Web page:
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  #1   IP: 71.196.157.121
Old June 28th, 2006, 05:23 PM
oldnewhouse oldnewhouse is offline
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Default furnace wiring

Hi again all,
I just got a call from the furnace installer saying the existing wiring isn't going to work (no ground and looks sketchy). I'd like to knock this out as I do my other basement project, but I'm surprised to see that my wiring books don't include any info on it. Is this something that's better left to a pro? I figured it'd be simple, just a new power line, on its own breaker. if this is something I can do myself, can someone point me to a diagram?

the furnace is a 90% american standard if that matters.
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  #2   IP: 72.139.204.106
Old June 28th, 2006, 05:39 PM
jeffo jeffo is offline
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It's a 15A dedicated circuit (most of the time). Code varries from area to area, but here, AC cable should be used to connect to the furnace. This can be connected to NM cable in a junction box above the furnace. The AC cable has to be attached to a structural component; A stiff piece of metal runs from the ceiling to the furnace to support the AC cable.
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  #3   IP: 24.161.83.147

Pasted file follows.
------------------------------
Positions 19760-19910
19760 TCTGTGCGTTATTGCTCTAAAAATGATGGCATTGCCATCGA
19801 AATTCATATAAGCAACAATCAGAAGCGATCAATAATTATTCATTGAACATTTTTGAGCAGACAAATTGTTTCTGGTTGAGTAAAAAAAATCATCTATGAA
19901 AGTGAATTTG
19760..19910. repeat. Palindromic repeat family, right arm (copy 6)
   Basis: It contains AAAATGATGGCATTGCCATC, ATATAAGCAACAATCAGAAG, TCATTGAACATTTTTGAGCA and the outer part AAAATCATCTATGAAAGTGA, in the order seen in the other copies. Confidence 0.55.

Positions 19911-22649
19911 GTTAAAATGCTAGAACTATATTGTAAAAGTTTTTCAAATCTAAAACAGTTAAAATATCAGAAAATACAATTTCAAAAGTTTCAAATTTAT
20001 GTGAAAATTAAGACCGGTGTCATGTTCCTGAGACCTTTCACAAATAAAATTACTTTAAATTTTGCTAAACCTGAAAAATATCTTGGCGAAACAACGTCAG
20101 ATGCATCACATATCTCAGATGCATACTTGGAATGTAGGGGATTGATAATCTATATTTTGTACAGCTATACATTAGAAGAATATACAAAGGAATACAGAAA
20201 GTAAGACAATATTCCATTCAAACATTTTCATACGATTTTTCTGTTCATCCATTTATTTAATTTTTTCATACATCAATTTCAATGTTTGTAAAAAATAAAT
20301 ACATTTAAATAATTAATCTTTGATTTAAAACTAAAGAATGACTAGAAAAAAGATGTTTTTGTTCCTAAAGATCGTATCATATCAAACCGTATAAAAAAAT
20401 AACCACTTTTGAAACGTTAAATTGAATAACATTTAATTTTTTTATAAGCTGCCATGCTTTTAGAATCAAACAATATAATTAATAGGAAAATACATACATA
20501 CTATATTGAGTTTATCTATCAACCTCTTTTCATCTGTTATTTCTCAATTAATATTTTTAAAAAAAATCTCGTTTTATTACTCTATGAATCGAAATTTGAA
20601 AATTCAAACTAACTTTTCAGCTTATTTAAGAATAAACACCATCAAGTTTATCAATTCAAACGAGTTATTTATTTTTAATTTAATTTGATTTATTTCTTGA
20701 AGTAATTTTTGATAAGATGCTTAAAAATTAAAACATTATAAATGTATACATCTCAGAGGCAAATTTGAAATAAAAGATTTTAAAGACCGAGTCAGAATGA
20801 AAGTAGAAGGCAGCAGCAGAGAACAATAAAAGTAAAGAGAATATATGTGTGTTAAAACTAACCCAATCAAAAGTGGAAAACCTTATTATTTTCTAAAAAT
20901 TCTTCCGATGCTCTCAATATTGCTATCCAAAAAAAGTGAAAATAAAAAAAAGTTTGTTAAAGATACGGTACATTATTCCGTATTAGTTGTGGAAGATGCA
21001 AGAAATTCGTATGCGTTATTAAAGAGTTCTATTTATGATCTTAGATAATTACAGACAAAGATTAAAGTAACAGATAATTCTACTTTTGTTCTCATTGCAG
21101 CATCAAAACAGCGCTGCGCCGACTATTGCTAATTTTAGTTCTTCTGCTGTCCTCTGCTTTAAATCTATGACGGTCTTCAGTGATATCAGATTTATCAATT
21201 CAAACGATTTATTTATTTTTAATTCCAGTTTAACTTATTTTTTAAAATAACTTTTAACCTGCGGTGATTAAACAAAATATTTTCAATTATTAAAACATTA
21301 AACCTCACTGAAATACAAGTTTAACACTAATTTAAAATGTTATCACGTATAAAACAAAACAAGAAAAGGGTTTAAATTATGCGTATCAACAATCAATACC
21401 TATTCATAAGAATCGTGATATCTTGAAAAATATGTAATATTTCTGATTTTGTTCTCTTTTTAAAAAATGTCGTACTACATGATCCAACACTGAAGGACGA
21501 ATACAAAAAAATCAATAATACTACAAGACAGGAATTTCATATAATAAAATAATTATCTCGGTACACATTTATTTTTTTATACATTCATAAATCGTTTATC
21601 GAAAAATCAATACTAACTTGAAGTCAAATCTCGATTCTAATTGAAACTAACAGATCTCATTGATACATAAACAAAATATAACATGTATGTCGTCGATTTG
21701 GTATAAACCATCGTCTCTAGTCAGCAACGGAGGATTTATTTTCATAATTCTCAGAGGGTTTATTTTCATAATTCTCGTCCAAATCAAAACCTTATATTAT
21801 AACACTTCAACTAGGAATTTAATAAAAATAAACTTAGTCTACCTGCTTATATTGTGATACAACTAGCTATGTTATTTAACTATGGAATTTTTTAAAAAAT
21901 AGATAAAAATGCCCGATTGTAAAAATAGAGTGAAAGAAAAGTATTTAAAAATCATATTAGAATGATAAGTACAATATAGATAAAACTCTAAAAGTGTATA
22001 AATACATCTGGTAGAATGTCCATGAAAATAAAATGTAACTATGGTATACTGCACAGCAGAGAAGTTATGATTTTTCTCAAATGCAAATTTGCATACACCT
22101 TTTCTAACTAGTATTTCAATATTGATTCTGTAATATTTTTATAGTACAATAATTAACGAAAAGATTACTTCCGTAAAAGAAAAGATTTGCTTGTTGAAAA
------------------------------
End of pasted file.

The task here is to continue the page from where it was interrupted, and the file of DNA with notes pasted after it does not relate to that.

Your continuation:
Old June 28th, 2006, 05:57 PM
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Speedy Petey Speedy Petey is offline
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IMO furnace and boiler wiring is best left to a pro. No two units are alike and they can get pretty confusing if it is anything more than a basic unit.
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  #4   IP: 72.139.204.106
Old June 28th, 2006, 07:39 PM
jeffo jeffo is offline
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True. You really shouldn't mess with electricity unless you know what you're doing.
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  #5   IP: 38.116.137.114
Old June 29th, 2006, 07:02 AM
oldnewhouse oldnewhouse is offline
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dunno if this clarification is needed or not...I got home last night after I posted and the installer told me that the furnace is ready to go and he just connected to the old lines. At this point assume I only need to supply power (it's got power, but I need to re-do it with ground and in newer better shape wire). There's a switch on the side of the unit and a conduit that runs up to the ceiling fron that switch. I am assuming that everything after the switch is done and all I'd need to do is run a new 15a wire to the box in the ceiling and put a dummy cover on the box. is that something still best left to a pro?
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  #6   IP: 24.16.225.236
Old June 29th, 2006, 07:37 AM
suemarkp suemarkp is offline
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If you are comfortable with doing basic house wiring and have a clue what you're doing, this is one of the simplest things you can do. The junction box where the conduit to the furnace connects with your new cable will need to be accessible (means you can remove the cover and get to the splices when you're done finishing that room without damaging the room finishing materials).
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  #7   IP: 38.116.137.114